Current CBP Pilots
While CBP’s Automated Commercial Environment (ACE) has automated the large majority of U.S. trade processes, blockchain has the ability to further remove redundant paper-based processes, such as hard copy signature verification of the origin of goods from certain countries. Blockchain would allow for the simultaneous sharing of verification data across multiple government and private entities in a given supply chain. These early tests also allow CBP to develop internal IT requirements and begin working with industry to identify an interoperable standard among different blockchain systems to allow for a broader scale exchange of data with its public and private partners.
While blockchain has potential benefits for greater speed and reliability of data transfer than traditional automation, just as the case has been with developing ACE as the U.S. single window, CBP would face challenges with integrating the technology across U.S. partner government agencies (PGAs), who have shared responsibility in validating goods as they enter the country.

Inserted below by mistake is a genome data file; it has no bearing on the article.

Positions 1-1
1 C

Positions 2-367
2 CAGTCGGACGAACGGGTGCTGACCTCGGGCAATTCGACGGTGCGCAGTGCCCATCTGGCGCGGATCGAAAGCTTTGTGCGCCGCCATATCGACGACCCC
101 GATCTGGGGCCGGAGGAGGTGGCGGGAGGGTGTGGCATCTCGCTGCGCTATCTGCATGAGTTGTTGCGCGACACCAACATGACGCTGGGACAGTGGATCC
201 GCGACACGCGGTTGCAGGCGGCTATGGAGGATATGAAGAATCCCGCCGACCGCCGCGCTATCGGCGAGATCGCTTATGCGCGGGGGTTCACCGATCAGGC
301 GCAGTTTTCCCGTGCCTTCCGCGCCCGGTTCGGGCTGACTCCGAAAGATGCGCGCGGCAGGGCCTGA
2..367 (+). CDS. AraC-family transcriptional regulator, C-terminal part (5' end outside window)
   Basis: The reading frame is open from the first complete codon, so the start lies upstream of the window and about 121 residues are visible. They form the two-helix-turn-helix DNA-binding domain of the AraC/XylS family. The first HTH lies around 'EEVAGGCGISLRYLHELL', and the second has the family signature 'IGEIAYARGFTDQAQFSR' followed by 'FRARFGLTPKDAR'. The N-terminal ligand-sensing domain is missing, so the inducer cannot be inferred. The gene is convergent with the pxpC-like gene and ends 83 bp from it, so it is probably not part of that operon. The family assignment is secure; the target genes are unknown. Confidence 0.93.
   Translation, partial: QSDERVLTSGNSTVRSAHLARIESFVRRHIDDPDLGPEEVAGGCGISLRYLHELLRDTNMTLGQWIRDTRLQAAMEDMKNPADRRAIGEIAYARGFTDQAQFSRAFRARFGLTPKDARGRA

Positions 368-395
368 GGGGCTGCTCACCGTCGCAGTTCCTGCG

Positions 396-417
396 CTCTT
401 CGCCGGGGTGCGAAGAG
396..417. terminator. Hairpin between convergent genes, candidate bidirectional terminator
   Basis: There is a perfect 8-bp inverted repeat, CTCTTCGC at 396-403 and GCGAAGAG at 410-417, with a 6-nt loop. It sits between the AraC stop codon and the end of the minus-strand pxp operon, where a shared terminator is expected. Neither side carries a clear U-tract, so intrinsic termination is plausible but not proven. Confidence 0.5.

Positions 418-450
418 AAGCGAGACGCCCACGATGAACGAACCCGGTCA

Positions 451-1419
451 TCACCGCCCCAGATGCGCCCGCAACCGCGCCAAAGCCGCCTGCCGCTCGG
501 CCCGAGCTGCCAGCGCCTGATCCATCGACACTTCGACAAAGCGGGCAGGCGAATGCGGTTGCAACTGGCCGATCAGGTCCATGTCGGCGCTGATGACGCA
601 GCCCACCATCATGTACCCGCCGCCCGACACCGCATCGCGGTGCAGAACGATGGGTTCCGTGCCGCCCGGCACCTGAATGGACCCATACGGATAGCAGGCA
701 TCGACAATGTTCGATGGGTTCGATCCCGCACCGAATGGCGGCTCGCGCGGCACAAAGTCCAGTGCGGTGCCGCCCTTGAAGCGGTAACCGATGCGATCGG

While CBP’s blockchain tests appear promising to many advocates of the technology, it should be recognized that the agency will not likely be attempting a wide-scale adoption any time in the near future. The outcome of the current tests will, to an extent, contribute to CBP’s pace in conducting further tests, but it is more likely that CBP’s longer-term future with blockchain will be determined by how quickly the agency is driven to adapt to the private sector’s pace and scale of the technology’s use. It is also possible that regional field offices or local ports around the U.S. will conduct their own limited tests with certain carriers.